But Krefft decided no, he wouldn’t send the museum’s collections to Europe. Instead, he wanted to keep them in Australia to be photographed and studied here.

He was a prolific collector — even taking his wife on a field trip on their honeymoon in 1869 — and (among many other things) chronicled Australian megafauna, including a giant echidna.

He also thought he’d found a new species of Tasmanian tiger (although that would later be shown to be a juvenile of the modern species).

Also around this time, Charles Darwin published On the Origin of Species, his famous and, at the time, controversial book outlining the process of natural selection.

Krefft quickly became a fan of both Darwin and the theory of evolution, even exchanging letters with Darwin over the years.

“Krefft was very receptive to this new idea [of evolution], and he saw that it could help him explain what he’d seen in both living and fossil animals in Australia,” Ms Finney says.

Krefft didn’t limit himself to drawing vertebrates. He also drew beetles, such as these flower chafers. (Supplied: State Library of New South Wales).

For instance, the Australian lungfish has a set of gills as well as a functional lung, which it uses to breathe air if its freshwater environment becomes low in oxygen or muddy.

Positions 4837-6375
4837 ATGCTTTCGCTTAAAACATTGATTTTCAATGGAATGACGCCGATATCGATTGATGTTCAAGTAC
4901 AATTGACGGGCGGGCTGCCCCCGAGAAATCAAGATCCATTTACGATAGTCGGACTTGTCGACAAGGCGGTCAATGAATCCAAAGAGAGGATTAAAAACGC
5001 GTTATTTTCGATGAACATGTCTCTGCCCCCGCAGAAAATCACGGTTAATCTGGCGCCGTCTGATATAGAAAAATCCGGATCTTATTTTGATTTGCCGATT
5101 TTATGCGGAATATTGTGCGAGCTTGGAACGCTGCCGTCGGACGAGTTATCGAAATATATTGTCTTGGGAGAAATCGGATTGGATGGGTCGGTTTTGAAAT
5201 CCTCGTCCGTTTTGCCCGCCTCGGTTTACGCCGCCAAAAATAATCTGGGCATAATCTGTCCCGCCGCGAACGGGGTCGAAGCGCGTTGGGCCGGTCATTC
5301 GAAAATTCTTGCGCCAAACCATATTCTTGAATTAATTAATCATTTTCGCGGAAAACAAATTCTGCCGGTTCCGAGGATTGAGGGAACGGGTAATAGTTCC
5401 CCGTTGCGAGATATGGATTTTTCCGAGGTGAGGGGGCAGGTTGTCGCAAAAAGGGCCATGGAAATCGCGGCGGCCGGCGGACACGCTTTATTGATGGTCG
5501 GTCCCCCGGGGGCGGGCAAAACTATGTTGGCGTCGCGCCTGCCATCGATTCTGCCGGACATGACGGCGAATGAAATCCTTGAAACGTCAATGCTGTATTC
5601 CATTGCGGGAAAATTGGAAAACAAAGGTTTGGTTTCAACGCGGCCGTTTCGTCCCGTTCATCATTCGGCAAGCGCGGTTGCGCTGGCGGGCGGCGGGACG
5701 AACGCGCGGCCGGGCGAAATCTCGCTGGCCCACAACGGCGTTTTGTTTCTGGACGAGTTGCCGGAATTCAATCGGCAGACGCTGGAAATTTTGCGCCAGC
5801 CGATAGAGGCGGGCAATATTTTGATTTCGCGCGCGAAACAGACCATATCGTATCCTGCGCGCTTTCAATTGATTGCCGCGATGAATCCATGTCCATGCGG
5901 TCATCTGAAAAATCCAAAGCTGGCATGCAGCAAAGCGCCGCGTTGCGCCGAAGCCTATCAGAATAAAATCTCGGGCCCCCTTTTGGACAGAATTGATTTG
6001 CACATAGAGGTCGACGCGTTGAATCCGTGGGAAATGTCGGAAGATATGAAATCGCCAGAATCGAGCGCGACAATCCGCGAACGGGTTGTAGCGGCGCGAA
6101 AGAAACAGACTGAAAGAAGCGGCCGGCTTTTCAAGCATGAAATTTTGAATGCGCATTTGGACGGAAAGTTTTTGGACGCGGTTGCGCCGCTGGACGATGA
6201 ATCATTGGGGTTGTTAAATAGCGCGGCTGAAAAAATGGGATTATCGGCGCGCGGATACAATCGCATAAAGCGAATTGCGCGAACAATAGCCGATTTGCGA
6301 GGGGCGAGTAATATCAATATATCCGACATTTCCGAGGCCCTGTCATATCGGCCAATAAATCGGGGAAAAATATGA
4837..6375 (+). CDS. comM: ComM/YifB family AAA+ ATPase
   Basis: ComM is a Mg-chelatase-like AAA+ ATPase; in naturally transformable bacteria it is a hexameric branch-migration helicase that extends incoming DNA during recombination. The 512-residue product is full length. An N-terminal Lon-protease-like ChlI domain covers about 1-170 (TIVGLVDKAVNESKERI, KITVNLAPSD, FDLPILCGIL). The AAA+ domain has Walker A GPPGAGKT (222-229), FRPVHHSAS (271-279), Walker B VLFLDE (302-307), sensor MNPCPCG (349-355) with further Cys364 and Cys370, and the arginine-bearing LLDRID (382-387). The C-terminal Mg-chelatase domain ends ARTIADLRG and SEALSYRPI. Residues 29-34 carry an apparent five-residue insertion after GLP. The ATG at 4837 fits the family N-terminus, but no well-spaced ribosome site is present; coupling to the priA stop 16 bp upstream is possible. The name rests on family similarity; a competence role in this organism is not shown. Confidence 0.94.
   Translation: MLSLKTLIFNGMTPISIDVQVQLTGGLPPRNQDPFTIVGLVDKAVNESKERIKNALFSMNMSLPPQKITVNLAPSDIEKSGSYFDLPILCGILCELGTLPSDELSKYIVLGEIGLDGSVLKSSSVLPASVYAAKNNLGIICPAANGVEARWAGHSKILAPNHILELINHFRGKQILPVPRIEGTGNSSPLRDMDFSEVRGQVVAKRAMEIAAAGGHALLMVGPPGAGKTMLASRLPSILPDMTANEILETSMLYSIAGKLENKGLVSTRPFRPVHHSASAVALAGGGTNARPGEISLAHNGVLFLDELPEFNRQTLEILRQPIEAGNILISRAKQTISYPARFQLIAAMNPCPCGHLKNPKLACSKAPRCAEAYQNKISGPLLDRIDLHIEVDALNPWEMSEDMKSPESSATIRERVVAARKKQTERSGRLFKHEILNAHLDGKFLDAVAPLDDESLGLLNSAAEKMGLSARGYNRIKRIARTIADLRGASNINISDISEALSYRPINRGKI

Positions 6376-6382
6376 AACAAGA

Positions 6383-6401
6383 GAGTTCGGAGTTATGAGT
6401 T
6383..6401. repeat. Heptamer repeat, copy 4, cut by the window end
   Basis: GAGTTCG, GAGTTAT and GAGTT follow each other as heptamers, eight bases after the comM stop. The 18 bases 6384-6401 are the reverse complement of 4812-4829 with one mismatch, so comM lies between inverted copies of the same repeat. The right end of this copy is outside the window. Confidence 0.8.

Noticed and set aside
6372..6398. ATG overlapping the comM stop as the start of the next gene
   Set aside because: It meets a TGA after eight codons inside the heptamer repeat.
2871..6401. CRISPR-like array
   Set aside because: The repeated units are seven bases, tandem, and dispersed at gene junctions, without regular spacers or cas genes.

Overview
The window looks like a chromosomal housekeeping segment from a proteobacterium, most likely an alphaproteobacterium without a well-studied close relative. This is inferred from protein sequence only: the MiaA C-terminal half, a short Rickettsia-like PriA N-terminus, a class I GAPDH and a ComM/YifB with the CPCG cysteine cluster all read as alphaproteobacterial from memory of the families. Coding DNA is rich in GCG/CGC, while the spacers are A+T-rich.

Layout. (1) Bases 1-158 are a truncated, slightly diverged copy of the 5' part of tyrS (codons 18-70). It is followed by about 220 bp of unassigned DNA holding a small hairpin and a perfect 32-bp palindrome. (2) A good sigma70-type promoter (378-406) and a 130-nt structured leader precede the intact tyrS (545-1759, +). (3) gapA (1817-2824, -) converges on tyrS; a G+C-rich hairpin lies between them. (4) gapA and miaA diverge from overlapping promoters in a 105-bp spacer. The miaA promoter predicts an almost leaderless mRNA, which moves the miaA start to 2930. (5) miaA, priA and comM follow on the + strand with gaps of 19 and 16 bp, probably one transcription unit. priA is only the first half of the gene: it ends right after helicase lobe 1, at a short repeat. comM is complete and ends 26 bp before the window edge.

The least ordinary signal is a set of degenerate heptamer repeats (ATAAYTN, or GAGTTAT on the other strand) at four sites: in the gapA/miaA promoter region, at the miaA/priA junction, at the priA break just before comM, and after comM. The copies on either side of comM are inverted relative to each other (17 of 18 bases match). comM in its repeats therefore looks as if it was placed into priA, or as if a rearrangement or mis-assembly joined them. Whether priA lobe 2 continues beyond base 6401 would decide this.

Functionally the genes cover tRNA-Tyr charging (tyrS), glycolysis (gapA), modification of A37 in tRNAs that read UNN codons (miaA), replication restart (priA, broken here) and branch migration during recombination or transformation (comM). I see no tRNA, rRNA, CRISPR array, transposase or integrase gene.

It’s barely changed in 100 million years, and is considered a transitional creature between fossils and living animals.

“Immediately, when Krefft saw this living fish, he could link it to fossil fish using Darwin’s theories and his own field work,” Ms Finney adds.

In 1870, he formally named it Neoceratodus forsteri.

The Australian lungfish uses its fins like arms and has a bone structure similar to our upper limbs. (Supplied: Chicago Shedd Aquarium).

Naturally, Krefft wanted to study evolution in other Australian animals, but this ruffled the feathers of the museum’s trustees, which had a powerful religious — and creationist — contingent, Ms Finney says.

“Some were pro-Darwinian and could see that Krefft was on the right side of history, but they weren’t the most powerful ones [on the museum’s board].”

Science overshadowed by conflict

Unsurprisingly, given Krefft’s difficult and disagreeable nature, plus his evolutionist views and devotion to the museum, he and the board did not get along.

He blamed trustees for prioritising their personal collections over the museum’s, and they accused him of drunkenness and damaging museum property.

After some gold was stolen from the museum, the trustees fired Krefft in 1874.

Krefft considered it an unfair dismissal, stating that only the government could sack him from his position.

He barricaded himself inside the apartment within the museum where he and his family lived.

The trustees then kicked it up a notch.

“Matters,” according to a court report in the Sydney Morning Herald, “had thus arrived at a climax.”